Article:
At Grand Villa in Grand Junction, Colorado, we encourage residents to stay active. Whether you need a cold drink after an exercise class or you just returned from walking the nearby Spanish Trail, it's important to choose beverages that quench your thirst without adding too many calories to your daily diet.
Sweetened drinks taste good, but there are some good reasons to cut back on your sugar consumption. Keep reading to learn more about the health effects of too much sugar and find out what you can drink instead.
Unless you follow a restricted diet for health reasons, there's no reason you can't have a full-sugar beverage every once in a while. If you drink soda and other high-sugar beverages regularly, however, you may not realize how much sugar you're actually consuming. A 12-ounce serving of orange soda has 13 teaspoons of sugar, adding 195 calories to your daily intake, while a 12-ounce serving of regular cola has 10 teaspoons of sugar (155 calories). If you drink two 12-ounce servings of orange soda per day, that's almost 400 extra calories.
The CDC recommends limiting your intake of added sugar to no more than 10% of your daily calories. If you follow a 1,600-calorie diet, that's just 160 calories, so one 12-ounce serving of orange soda would put you over the recommended limit. When you eat or drink something containing sugar, your body uses what it needs and then converts the excess sugar to fat. As a result, too much sugar has been implicated in the U.S. obesity epidemic.
Another reason excess sugar increases the risk for obesity is that your body isn't as satisfied by calories from liquids as it is by calories from solid foods. When you drink a high-sugar beverage, you generally don't feel full afterward, even if the drink contained 150 calories. Your body responds by turning off its natural appetite-control mechanisms. That makes it easy to take in hundreds of extra calories per day even if you don't realize it.
Excess sugar also contributes to the development of cardiovascular (heart and blood vessel) disease. Your liver processes sugar and other carbohydrates, converting them into fat if the body doesn't use them for energy. Fatty liver increases the risk of diabetes, a major contributor to heart disease. Too much sugar also contributes to chronic inflammation, which increases the risk of stroke and heart attack.
If you're trying to develop healthier habits and want to reduce your consumption of high-sugar beverages, here are a few alternatives. Before making any changes to your diet, consult a medical professional, especially if you have diabetes, heart disease, kidney disease or another chronic health condition affected by what you eat and drink.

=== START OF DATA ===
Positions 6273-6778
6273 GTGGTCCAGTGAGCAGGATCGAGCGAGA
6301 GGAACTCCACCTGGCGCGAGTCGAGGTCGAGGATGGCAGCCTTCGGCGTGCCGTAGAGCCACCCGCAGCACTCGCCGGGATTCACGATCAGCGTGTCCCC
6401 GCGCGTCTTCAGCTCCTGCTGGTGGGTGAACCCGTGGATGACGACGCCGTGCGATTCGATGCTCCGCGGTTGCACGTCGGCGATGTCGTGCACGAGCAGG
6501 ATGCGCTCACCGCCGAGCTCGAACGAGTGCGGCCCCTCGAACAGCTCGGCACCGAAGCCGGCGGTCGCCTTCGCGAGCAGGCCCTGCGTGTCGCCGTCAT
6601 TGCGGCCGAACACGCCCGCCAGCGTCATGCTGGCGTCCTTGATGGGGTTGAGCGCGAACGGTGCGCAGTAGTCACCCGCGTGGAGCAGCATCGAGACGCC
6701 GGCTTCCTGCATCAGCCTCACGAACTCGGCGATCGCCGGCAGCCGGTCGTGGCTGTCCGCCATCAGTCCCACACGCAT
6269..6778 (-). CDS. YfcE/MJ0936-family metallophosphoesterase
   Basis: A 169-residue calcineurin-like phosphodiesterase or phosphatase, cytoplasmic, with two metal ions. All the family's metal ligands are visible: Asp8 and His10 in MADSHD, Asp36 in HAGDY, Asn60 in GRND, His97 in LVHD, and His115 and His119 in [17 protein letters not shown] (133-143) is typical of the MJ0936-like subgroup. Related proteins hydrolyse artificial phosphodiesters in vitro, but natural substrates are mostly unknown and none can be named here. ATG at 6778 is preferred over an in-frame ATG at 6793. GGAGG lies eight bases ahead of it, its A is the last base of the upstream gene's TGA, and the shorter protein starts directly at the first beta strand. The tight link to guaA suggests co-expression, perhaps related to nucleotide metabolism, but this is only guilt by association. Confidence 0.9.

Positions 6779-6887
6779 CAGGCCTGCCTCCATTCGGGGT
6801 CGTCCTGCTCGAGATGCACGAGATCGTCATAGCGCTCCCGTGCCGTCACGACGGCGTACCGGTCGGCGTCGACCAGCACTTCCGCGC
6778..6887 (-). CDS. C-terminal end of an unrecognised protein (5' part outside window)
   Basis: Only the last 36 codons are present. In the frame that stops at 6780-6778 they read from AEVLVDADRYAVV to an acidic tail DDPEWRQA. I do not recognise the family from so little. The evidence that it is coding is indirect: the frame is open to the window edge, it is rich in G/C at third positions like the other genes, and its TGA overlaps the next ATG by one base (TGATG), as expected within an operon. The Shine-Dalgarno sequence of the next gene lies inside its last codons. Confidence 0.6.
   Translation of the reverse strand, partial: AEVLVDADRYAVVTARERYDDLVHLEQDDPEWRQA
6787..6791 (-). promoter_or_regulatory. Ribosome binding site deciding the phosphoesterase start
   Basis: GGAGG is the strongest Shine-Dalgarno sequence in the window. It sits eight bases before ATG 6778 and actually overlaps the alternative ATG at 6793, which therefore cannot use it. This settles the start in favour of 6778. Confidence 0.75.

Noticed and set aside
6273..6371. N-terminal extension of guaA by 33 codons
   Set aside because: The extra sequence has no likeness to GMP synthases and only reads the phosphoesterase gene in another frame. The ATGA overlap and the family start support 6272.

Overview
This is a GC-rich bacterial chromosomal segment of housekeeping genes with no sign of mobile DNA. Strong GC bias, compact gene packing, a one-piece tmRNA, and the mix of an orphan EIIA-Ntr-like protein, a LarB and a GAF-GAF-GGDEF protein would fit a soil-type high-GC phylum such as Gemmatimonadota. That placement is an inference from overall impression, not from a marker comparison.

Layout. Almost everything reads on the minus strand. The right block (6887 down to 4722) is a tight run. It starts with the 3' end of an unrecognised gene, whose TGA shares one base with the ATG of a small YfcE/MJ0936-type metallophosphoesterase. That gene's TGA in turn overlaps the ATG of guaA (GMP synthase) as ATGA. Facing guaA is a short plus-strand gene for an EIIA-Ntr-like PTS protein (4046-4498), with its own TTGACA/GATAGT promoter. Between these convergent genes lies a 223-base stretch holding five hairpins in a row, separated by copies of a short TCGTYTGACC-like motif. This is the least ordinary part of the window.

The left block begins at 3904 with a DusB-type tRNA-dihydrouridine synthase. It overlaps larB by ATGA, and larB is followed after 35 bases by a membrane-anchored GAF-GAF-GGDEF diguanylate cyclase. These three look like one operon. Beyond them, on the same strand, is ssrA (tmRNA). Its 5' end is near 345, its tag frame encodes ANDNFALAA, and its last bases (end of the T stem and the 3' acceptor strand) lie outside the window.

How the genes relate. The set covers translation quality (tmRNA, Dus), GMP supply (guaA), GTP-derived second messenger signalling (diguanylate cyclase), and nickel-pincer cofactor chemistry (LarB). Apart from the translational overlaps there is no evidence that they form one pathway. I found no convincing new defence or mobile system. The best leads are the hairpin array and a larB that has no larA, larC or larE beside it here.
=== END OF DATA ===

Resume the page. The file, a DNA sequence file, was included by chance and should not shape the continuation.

When it comes to quenching your thirst, you can't beat good old H2O. Plain water has no calories and costs less than many high-sugar options. Your body also uses water for many critical functions, including carrying oxygen, maintaining normal blood pressure, removing bacteria from the bladder and regulating your body temperature. To increase your consumption of plain water, purchase a water bottle, fill it up each day and take it with you when you exercise or participate in activities at your assisted living community.
If you think plain water is a bit boring, try using fresh fruits, vegetables and/or herbs to infuse a little flavor. With the right ingredients, you can make water taste just as good as your favorite soft drink. Try any of the following combinations:
Lemonade is packed with flavor, but it doesn't have nearly as much sugar as soft drinks. If you make your own lemonade from a powdered mix, be sure to follow the directions. Lemonade mix prepared with water has 3 teaspoons of sugar compared with the 13 teaspoons found in orange soda, but if you add the mix to iced tea or another type of liquid, it won't have the same sugar content or calorie count.
If you need a pick-me-up in the morning, try green tea instead of coffee doctored with sugar and creamer. Green tea contains flavonoids and other compounds that may have health benefits, and it doesn't have any added sugar, making it a good alternative to soda, sweetened iced tea and other drinks. You should be aware that green tea contains caffeine. You may want to try a different beverage if you need to limit your caffeine intake due to a heart condition or other medical issue.
High-sugar beverages aren't dangerous when you consume them infrequently. Unfortunately, it's easier than you might think to consume a few hundred extra calories each week just by drinking a couple of sodas or bottles of sweetened iced tea. If you're interested in reducing your sugar consumption, try drinking plain water, flavored water, lemonade or green tea instead of drinks containing many teaspoons of added sugar.